Sexual exploitation and abuse in the aid sector Contents

10The nature and scale of the problem

The nature of the harassment and abuse

198.One of the first pieces of research into sexual harassment and abuse of aid workers comes from the Humanitarian Women’s Network, who in 2015 conducted a survey of over 1,000 female aid workers from over 70 organizations worldwide. They documented experiences of discrimination, harassment and sexual violence.332 Report the Abuse, a campaign NGO, also began collecting the experiences of humanitarian aid workers of sexual violence in 2015. In 2017 they published a report presenting the data that had been compiled over two years, based on the responses of around 1000 aid workers (more than 1000 responded to the survey, but not all were able to complete their reports).333 The different kinds of sexual harassment and abuse that they documented includes: unwanted sexual comments, unwanted sexual touching, aggressive sexual behaviour, attempted sexual assault, sexual assault, rape and ‘other’. The report states that “although the majority were noted as being on the sexual harassment scale, not an insignificant 13% were reported as being rape”.334

The victims and survivors

199.As with sexual exploitation and abuse of beneficiaries, amongst aid workers the victims and survivors of sexual harassment and abuse are predominantly female. Based on their research into sexual abuse against humanitarian aid workers, Professor Mazurana and Phoebe Donnelly of Tufts University told the Committee:

The vast majority of humanitarian aid victims/survivors of sexual harassment and assault are women. Women aid workers of different nationalities and across a range of educational, experience, and authority levels within missions reported sexual harassment and assault.335

Report the Abuse notes that 89% of the respondents who reported sexual violence are female.336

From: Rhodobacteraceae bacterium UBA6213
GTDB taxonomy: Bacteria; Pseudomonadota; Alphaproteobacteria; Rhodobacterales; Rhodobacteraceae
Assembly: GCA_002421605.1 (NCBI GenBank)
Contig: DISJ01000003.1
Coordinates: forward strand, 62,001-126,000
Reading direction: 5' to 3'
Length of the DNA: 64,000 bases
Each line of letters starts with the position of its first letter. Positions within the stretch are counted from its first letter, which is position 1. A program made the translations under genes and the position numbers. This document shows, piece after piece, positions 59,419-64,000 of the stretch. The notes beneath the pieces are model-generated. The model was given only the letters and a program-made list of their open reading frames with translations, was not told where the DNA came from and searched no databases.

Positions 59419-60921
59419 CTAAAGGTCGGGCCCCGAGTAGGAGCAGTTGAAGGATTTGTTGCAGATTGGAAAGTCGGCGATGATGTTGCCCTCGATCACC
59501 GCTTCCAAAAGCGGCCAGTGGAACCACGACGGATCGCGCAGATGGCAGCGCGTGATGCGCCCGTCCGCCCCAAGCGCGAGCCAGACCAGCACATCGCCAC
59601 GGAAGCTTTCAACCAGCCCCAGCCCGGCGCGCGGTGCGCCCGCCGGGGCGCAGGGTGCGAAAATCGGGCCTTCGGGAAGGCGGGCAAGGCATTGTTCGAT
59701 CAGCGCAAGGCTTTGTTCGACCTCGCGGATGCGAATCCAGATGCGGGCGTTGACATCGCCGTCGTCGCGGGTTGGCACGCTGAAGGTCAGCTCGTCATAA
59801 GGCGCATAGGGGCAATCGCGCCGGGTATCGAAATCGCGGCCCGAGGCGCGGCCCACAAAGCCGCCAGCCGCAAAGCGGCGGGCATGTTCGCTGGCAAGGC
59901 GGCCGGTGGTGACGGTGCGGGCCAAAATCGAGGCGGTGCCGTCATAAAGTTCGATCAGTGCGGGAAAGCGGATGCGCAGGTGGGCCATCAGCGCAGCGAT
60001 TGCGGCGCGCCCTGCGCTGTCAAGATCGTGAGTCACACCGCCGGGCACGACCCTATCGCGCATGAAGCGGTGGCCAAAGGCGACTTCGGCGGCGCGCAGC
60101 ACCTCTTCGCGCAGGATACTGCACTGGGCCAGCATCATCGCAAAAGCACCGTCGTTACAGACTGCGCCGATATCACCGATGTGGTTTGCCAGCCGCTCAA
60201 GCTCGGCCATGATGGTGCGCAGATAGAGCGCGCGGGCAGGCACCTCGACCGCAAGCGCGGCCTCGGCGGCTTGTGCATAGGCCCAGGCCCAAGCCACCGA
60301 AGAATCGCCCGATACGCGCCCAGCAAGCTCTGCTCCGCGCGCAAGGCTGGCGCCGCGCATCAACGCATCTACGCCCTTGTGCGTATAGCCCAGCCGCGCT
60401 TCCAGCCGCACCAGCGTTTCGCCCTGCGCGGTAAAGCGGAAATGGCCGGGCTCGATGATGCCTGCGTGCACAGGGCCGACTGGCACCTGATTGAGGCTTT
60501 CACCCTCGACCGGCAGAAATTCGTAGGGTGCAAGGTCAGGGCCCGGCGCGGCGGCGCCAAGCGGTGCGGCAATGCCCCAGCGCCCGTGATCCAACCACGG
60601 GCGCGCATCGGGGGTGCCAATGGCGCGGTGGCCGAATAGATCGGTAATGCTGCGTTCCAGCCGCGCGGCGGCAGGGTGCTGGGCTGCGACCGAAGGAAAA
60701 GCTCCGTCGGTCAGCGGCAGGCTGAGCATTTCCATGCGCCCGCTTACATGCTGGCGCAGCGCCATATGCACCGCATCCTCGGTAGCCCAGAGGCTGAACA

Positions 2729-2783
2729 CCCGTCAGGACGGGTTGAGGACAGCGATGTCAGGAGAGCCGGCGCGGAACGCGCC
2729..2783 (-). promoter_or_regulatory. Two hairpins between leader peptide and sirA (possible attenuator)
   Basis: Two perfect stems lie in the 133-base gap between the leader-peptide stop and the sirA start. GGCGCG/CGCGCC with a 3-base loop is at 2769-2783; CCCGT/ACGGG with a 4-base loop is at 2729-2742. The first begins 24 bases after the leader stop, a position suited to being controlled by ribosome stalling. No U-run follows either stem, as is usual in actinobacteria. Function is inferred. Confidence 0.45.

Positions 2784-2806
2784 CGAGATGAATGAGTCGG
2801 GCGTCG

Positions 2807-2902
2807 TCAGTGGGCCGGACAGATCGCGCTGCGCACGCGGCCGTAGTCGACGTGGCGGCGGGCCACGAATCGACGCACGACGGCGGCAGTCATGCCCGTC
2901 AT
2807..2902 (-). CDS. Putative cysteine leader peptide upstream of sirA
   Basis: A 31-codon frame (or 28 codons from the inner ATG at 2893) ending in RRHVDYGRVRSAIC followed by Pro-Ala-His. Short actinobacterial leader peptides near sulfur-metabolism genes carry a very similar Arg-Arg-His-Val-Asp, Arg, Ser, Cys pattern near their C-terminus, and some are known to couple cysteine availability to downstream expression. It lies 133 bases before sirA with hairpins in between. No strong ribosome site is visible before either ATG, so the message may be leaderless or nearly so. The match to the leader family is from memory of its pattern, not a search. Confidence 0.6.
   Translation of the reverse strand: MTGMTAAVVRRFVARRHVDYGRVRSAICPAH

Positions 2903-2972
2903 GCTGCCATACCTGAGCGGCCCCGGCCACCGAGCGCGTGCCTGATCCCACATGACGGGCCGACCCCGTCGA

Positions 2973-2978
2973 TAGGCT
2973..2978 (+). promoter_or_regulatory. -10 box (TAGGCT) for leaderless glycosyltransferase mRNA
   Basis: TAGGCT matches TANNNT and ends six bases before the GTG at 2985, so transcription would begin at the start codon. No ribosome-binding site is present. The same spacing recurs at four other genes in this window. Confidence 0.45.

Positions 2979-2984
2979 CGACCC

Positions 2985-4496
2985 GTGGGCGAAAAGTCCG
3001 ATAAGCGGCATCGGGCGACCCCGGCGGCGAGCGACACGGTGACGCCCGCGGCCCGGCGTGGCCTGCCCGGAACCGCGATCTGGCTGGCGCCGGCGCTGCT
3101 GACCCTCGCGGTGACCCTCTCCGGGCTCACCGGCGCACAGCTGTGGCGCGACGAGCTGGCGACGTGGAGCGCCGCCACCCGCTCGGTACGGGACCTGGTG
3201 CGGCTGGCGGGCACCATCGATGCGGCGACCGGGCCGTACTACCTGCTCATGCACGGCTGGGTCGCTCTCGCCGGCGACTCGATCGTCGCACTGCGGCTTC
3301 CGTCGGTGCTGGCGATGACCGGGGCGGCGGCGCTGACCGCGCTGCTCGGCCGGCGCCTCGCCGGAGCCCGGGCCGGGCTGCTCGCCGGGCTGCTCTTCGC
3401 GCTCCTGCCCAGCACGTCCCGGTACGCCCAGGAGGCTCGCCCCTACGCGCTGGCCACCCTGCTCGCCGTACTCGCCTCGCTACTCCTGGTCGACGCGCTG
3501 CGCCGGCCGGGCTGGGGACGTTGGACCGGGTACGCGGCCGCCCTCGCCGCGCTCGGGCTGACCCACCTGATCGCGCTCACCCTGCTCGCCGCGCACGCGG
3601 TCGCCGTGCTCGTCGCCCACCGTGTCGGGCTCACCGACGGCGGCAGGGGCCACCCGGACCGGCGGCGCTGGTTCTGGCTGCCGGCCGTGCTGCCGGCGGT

200.According to Professor Mazurana and Phoebe Donnelly, lesbian, gay, bisexual and transgender (LGBT) aid workers have reported experiencing “sexual identity harassment, blackmail, threats, and assaults”.337 Report the Abuse note that 20% of their respondents identified as LGBTI.338

The perpetrators

201.Again, as with sexual exploitation and abuse of beneficiaries, the perpetrators of sexual harassment and abuse against aid workers are predominantly men.339 Across the reports of harassment and abuse collected by Report the Abuse, 92% of perpetrators were men.340

202.Not all of the perpetrators, however, are aid workers. Professor Mazurana and Phoebe Donnelly told us that the majority of perpetrators are:

working in the aid industry, often those in supervisory or higher-level positions compared with their victims, or men employed by aid agencies as security providers.341

But, they can also be “from armed forces and groups and civilians within the area where the aid workers are operating.”342

The scale of harassment and abuse

203.The scale of harassment and abuse is extremely difficult to judge, due to the limited data available. However, amongst those who have responded to the surveys of the Humanitarian Women’s Network and Report the Abuse, the problem is significant. Report the Abuse say that of their respondents:

87% noted that they knew a colleague who had experienced sexual violence in the course of their humanitarian work. 41% reported having witnessed a sexual violence incident against a colleague, and 72% of those reporting were survivors of sexual violence.343

According to the Humanitarian Women’s Network, their survey revealed that:

nearly 50 per cent of women respondents report having being touched in an unwanted way by a male colleague in the workplace and even more are subject to persistent sexual advances from their colleagues.344

204.Danielle Spencer, an aid worker and author of “Cowboys and Conquering Kings”, a report based on the testimonies of 29 aid workers about abuse in the aid sector, has said that such survey results are subject to selection bias, but still provide valuable insight. Commenting on earlier survey results from Report the Abuse, she wrote:

As this is a self-reporting survey, there is an inherent bias associated with the results, but this is the first data to be released of its kind and is indicative of the scale of the problem of SEA perpetrated against humanitarian workers.345

205.We note that the demographic of those responding to the surveys is significantly skewed towards expatriate staff: 96% of individuals responding to Report the Abuse were expatriates346 and 83% of those who responded to the Humanitarian Women’s Network survey were international humanitarian workers.347 This leaves the experiences of national, i.e. locally-engaged aid staff largely unknown and, as Christian Aid points out, raises questions about the lack of reporting.348


332 Humanitarian Women’s Network (SEA0057)

334 Ibid

335 Professor Dyan Mazurana and Phoebe Donnelly (SEA0008)

337 Professor Dyan Mazurana and Phoebe Donnelly (SEA0008)

339 Professor Dyan Mazurana and Phoebe Donnelly (SEA0008)

341 Professor Dyan Mazurana and Phoebe Donnelly (SEA0008)

342 Ibid

347 Humanitarian Women’s Network, ‘Survey data’, accessed 25 July 2018

348 Christian Aid (SEA0031)




Published: 31 July 2018